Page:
With Glazers possibly out, check some of United’s potential buyers

With Glazers possibly out, check some of United’s potential buyers

One of the biggest stories on sports pages at the end of 2022, The American Glazer family, who are the owners of English powerhouse Manchester United, declared in November that they are considering offers to purchase the team. The Glazer family is looking for outside capital to boost expansion, according to a statement from United’s board, which might open the door for a prospective acquisition.

“As part of this process, the board will consider all strategic alternatives, including further investment in the club, a sale or other transactions involving the company,” it said in the announcement.

To oversee potential sales or new investments, the US investment bank Raine Group was retained. The Raine Group oversaw the sale of Chelsea, another Premier League club, to Todd Boehly and Clearlake Capital in 2022 for a price of £2.5 billion plus the guarantee of a further investment of £1.75 billion.

The club is still a long way from challenging for the English championship once more, despite positive results under the leadership of Dutch coach Erik ten Hag; according to bookmakers in this list of the top sportsbooks, United is not among the favorites to win the Premier League. The club’s fans, who have been at odds with the Glazer family for years, therefore welcome a radical change in leadership.

Fans of the club, who have long fought to unseat the American family, who also owns the NFL’s Tampa Bay Buccaneers, will be encouraged by the news. There is, however, still no assurance that the Glazers will cede complete ownership of United.

Following the Glazer family’s announcement that they were considering selling Manchester United as they looked into “strategic alternatives”, Jim Ratcliffe’s company INEOS formally entered the bidding process to purchase the team last week.

These are a few potential purchasers for the Premier League team if the Glazers decide to sell it after all.

Jim Ratcliffe and INEOS formally entered the process

British millionaire Jim Ratcliffe, a devoted supporter of the 20-time English champions, first expressed his interest in the club in August. However, he said that when he approached the Glazers two months later, they informed him that the Premier League club was not for sale.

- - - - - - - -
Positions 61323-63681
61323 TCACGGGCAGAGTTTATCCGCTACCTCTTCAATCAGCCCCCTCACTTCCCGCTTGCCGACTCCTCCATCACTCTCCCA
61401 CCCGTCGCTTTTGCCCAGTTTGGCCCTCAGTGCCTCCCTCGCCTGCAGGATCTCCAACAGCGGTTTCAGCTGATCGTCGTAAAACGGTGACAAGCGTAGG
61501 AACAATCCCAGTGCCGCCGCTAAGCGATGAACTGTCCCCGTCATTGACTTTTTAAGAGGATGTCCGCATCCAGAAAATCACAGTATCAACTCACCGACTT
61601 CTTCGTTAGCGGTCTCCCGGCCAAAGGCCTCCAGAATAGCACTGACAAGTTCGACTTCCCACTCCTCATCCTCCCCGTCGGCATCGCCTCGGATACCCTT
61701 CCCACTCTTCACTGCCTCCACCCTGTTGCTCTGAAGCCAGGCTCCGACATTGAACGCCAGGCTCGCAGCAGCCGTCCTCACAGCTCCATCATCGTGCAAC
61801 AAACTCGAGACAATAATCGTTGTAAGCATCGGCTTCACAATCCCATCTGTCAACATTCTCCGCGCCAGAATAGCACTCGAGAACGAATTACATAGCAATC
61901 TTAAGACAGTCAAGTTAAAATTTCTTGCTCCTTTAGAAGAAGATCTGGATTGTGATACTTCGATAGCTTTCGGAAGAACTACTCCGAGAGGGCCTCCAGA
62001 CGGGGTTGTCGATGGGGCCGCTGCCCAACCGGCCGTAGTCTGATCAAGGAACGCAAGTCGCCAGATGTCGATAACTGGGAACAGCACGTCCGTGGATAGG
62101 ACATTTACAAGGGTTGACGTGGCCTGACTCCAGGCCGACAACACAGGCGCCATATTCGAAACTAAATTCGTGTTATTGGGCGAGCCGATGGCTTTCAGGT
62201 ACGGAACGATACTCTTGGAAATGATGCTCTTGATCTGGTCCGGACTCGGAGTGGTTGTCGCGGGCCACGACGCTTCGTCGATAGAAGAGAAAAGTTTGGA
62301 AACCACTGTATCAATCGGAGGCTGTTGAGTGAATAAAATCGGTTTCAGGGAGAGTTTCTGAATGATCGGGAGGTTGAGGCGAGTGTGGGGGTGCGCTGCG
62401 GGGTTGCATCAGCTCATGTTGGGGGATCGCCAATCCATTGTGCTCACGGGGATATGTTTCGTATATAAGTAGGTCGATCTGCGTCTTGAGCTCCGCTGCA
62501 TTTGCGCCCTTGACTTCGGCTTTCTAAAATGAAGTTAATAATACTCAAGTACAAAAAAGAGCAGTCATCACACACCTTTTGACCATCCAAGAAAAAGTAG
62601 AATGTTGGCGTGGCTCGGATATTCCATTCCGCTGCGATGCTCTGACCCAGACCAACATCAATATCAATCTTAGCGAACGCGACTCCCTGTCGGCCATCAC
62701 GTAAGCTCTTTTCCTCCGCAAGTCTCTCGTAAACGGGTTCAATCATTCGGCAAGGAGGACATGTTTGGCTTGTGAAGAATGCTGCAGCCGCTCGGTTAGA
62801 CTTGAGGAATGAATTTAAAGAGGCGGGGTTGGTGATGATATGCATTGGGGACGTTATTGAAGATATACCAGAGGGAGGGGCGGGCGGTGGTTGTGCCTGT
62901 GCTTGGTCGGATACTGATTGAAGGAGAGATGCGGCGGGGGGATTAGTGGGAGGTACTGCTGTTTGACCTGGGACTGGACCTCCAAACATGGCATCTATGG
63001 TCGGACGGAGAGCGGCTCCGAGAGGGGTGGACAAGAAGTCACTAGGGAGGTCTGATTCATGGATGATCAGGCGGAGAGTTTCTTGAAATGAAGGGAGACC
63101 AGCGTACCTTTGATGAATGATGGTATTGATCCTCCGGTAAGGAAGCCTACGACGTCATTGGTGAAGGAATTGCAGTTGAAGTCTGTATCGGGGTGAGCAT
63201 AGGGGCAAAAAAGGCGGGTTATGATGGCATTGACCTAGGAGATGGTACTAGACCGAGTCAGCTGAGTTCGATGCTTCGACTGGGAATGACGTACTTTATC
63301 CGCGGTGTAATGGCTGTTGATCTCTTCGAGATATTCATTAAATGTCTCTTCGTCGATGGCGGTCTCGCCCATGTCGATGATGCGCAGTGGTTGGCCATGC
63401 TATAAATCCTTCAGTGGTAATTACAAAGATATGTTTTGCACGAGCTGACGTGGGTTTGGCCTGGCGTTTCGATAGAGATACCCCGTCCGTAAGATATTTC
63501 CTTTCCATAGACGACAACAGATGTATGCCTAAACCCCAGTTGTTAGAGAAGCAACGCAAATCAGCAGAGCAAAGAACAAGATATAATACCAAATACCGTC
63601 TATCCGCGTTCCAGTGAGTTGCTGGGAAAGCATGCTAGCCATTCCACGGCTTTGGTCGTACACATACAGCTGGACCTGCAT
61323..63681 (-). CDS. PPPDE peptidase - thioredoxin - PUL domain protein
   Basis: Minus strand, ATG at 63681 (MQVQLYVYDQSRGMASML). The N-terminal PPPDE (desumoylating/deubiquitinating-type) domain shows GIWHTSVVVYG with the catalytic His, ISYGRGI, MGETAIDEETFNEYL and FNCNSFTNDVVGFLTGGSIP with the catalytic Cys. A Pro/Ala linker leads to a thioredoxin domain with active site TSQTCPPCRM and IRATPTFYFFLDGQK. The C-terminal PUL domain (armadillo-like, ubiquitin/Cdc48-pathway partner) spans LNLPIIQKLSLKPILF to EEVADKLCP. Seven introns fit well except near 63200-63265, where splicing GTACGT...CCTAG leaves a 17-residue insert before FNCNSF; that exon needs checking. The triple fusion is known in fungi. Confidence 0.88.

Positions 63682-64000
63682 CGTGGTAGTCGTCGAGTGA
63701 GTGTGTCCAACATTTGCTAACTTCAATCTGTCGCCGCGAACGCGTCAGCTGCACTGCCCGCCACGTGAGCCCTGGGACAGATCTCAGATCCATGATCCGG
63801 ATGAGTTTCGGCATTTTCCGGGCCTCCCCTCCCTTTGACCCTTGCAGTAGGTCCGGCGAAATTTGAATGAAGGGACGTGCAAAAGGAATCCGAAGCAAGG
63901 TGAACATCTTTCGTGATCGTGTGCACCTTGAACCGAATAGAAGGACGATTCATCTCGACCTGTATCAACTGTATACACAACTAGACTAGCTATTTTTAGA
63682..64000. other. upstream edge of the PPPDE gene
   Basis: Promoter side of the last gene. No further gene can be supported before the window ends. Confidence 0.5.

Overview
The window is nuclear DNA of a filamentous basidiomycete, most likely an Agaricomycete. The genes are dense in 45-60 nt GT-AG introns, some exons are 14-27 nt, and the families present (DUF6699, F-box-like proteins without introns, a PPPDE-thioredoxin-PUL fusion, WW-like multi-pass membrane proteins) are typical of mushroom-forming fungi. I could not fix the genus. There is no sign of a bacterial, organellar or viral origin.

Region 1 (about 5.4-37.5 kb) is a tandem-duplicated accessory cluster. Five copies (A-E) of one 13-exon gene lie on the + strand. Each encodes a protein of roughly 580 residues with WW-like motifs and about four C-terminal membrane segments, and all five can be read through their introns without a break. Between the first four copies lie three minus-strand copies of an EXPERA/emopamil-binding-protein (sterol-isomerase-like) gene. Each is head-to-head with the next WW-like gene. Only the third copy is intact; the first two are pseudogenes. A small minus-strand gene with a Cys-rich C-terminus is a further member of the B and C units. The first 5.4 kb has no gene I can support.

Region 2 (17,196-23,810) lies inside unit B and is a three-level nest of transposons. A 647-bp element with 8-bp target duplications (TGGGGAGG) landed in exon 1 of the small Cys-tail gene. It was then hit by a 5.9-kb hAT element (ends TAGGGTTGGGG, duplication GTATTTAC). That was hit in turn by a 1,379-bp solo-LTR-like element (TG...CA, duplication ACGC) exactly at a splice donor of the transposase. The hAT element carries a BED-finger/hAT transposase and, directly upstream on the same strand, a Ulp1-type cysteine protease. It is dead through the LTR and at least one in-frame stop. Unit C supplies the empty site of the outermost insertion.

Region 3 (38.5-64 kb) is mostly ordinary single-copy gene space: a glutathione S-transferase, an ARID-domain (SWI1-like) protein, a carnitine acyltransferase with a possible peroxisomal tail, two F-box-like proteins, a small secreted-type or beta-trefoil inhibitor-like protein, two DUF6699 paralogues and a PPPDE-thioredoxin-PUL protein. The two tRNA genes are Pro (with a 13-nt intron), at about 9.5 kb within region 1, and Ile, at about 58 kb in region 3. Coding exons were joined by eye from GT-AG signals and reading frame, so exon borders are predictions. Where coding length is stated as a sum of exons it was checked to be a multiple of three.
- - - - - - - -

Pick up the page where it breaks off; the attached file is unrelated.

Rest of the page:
His firm, INEOS, formally began the bidding process on January 17.

“I can confirm that we have formally put ourselves through the process,” an INEOS spokesman said in a statement last week.

In his unsuccessful effort to purchase the London club Chelsea last year, Ratcliffe ultimately lost out to an investment consortium managed by American Todd Boehly and Clearlake Capital.

Although there are concerns that he may be priced out given that some analyst estimates place the club’s worth at over $4.5 billion, Ratcliffe’s name has been frequently raised among United supporters as someone who many would welcome.

Middle Eastern investors also targeting the club

Manchester City, a local rival of United, is funded by the Abu Dhabi United Group, and Newcastle United was acquired for 300 million pounds by the Public Investment Fund of Saudi Arabia in 2021. Qatar Sports Investments (QSI) is the owner of Paris St. Germain, and there have been rumors that investors from another Gulf nation may be interested in purchasing United.

United, Tottenham Hotspur, or Liverpool were all mentioned by Bloomberg News as prospective acquisition targets for QSI last week. Tottenham, though, said that “claims that a discussion contemplating the transfer of shares in the club had taken place” were untrue.

The desire of Saudi Arabia to acquire United was confirmed to Sky Sports by Prince Abdulaziz bin Turki Al-Faisal, the country’s minister of sports. Ratcliffe’s INEOS entering the auction was initially reported by The Times newspaper, which also stated that interest from the United States and Asia is also anticipated.

Red Knights

A plan to purchase the club was put on hold in 2010 by the Red Knights, a group that included former English Football League chair Keith Harris, Jim O’Neill, who was then the chief economist at Goldman Sachs, and British investor Paul Marshall, because of “speculation in the media of inflated valuation aspirations”.

In 2021, after the club’s disastrous attempt to join a European Super League had drawn significant condemnation, O’Neill and Marshall sent a letter to United co-chairman Joel Glazer requesting quick corporate governance improvements. O’Neill would think about going for a takeover, but only if the Glazers decrease their present “unrealistic” demands, according to a November story in The Manchester Evening News. O’Neill responded to the BBC’s question about if he needed to raise $4 billion to purchase United: “I’m not sure if it’ll necessarily be that much, but let’s see”.

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